City gains ground in fight against nude restaurant - CBS46 News

City gains ground in fight against nude restaurant

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The city of Doraville gained ground Tuesday in a high-profile case against a local burlesque restaurant that regularly features nudity.

The initial legal dispute with the restaurant, the Oasis Goodtime Emporium, was over noncompliance with a city ordinance that prohibited establishments from selling alcohol and providing nudity together without a license.

The ordinance dates back to 1991, where a number of entertainment businesses filed lawsuits against Dekalb County for prohibiting establishments from having nudity and alcohol together at all. After much contention, the county eventually allowed the companies to sell alcohol and show nudity as long as they paid a graduated licensing fee.

The Georgia Legislature in 2012 then adopted a bill that essentially widened the boundaries of the licensing fee ordinance to include the city of Doraville.

The Oasis Goodtime Emporium, a restaurant that features nude dancing, sells alcohol and is within the new jurisdiction of the bill, was then be expected to pay $100,000 a year per the license fee--starting in 2012.

In December of 2012, Oasis challenged the constitutionality of Doraville's code with regards to its operations.

Attorneys representing the restaurant stated that--after being denied a license--the restaurant sought to become a mainstream performance venue which regularly featured performances with serious literary, scientific, political or artistic value.

Oasis stated that it no longer operated as a "sexually oriented business," but as an establishment that regularly features "performances of serious artistic value," which would be in compliance with the city's alcohol code and exempt from the licensing fee.

The DeKalb Superior Court ruled against the restaurant in June of 2015, stating that it was still subjected to the "sexually oriented business (SOB)" code.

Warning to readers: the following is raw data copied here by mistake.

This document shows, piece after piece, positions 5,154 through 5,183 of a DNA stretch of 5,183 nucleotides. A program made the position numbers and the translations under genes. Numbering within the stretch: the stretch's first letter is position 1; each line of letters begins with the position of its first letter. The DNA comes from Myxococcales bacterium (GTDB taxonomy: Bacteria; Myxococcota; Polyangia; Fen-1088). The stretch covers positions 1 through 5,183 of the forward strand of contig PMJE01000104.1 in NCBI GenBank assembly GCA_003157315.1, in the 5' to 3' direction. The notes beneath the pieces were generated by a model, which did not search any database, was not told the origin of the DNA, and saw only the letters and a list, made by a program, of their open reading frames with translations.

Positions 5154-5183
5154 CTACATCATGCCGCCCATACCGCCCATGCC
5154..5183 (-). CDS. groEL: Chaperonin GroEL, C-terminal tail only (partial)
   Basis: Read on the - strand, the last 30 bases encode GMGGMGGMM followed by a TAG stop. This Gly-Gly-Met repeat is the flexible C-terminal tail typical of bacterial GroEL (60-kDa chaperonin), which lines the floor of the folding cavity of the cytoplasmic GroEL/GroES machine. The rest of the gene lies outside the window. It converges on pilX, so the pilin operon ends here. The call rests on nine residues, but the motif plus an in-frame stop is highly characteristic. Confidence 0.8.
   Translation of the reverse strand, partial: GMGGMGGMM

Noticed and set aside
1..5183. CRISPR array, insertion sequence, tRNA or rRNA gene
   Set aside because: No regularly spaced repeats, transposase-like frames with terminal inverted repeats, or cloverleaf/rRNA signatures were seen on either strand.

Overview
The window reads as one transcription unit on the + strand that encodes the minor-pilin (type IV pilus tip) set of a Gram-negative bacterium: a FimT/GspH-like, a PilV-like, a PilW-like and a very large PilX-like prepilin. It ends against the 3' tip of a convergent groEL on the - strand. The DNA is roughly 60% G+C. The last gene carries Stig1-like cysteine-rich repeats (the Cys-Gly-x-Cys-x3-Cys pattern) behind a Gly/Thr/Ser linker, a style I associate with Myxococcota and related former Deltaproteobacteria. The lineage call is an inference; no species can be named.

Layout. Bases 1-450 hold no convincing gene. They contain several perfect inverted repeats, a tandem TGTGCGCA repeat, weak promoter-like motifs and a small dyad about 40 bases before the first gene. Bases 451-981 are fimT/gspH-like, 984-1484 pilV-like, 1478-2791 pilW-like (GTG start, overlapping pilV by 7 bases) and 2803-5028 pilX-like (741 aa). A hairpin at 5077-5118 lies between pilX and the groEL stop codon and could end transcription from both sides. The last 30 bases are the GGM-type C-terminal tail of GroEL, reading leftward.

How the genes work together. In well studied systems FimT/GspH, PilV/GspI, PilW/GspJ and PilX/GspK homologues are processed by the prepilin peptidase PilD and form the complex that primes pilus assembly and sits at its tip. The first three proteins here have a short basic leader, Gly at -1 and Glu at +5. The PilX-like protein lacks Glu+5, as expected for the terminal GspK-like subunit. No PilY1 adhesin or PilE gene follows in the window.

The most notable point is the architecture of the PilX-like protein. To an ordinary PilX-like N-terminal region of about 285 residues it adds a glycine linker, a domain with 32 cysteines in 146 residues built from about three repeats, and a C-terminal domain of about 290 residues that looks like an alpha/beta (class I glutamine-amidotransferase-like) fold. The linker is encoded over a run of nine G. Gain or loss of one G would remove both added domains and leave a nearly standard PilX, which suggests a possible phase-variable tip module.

The Georgia Supreme Court stated that the SOB code defines a "sexually oriented business" to include an "adult cabaret," which in turn is defined as "a night club, bar, juice bar, restaurant, bottle club or similar commercial establishment that regularly features live conduct characterized by semi-nudity."

Oasis, under this definition, was then considered a sexually oriented business.

In December of 2015, three years after Oasis had been included in the new jurisdiction and six months after the restaurant failed exemption from the SOB code, Doraville sued Oasis, seeking a pre-trial injunction against it.

During that three year duration (2012-2015), the city sent undercover police officers and private investigators to the restaurant. They found that the it continued selling alcohol and providing nude entertainment throughout the course of the initial lawsuit, and the city wanted a pre-trial and permanent injunction from Oasis to prevent it from continuing to violate the code while the trial was ongoing.

The trial court ruled that "Oasis' ongoing violation of laws designed to protect the health, safety and welfare of the city was an irreparable harm."

With today's order, the court affirmed the city's pre-trial injunction--completely prohibiting Oasis from either selling alcohol (opting to cease providing nudity).

Story written by CBS46 Digital Content Producer Chris Price.

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